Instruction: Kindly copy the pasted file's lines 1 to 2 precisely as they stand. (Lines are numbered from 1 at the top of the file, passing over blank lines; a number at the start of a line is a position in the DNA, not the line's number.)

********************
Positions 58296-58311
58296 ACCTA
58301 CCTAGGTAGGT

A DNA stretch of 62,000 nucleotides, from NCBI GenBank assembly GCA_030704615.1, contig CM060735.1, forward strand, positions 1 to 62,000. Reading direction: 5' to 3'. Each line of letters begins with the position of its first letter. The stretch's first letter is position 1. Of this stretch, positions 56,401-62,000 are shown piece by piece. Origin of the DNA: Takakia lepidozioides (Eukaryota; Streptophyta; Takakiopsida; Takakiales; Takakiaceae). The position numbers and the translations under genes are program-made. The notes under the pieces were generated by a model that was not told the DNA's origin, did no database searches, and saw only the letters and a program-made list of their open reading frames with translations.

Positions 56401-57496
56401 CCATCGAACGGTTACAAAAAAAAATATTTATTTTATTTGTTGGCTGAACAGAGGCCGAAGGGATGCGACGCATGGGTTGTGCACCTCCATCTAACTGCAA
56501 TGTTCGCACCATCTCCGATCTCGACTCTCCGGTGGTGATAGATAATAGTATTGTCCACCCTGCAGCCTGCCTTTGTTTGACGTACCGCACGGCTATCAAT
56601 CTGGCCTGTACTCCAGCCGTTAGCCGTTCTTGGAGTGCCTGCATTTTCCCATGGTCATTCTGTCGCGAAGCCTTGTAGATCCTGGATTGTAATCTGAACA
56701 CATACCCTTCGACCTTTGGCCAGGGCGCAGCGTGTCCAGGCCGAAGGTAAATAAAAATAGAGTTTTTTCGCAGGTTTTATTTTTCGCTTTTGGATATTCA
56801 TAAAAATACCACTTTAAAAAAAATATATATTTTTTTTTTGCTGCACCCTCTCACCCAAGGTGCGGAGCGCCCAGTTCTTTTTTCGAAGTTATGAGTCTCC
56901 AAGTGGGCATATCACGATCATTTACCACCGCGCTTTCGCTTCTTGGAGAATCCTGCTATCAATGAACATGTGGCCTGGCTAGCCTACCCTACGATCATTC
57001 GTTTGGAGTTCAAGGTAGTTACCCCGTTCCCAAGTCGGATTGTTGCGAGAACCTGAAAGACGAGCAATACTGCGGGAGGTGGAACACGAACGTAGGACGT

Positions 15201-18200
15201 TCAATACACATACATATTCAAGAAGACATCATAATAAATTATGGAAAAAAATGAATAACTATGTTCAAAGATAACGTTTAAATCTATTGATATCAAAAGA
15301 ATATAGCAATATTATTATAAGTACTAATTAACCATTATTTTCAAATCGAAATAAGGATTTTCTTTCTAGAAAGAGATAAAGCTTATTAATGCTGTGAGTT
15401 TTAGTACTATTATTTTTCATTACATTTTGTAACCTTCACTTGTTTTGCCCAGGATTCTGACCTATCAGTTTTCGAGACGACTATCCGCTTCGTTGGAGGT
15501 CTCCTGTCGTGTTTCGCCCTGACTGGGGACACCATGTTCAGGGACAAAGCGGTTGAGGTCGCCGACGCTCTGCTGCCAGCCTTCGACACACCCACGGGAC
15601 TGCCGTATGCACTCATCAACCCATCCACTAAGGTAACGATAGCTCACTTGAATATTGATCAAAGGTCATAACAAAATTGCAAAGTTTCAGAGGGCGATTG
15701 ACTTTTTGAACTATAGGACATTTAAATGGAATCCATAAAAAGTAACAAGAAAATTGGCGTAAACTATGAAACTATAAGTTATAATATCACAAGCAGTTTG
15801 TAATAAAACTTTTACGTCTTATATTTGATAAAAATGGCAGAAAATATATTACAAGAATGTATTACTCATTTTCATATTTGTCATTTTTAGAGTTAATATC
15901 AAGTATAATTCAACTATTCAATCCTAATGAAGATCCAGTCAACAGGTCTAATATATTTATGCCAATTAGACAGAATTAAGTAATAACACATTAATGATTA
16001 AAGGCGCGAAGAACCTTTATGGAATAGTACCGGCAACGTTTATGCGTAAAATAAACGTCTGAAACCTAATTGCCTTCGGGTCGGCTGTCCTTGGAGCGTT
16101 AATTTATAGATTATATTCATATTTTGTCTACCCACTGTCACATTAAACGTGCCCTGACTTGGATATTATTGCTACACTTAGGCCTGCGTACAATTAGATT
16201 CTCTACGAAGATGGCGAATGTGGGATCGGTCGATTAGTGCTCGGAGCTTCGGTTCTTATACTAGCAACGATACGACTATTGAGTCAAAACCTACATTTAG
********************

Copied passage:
Positions 58296-58311
58296 ACCTA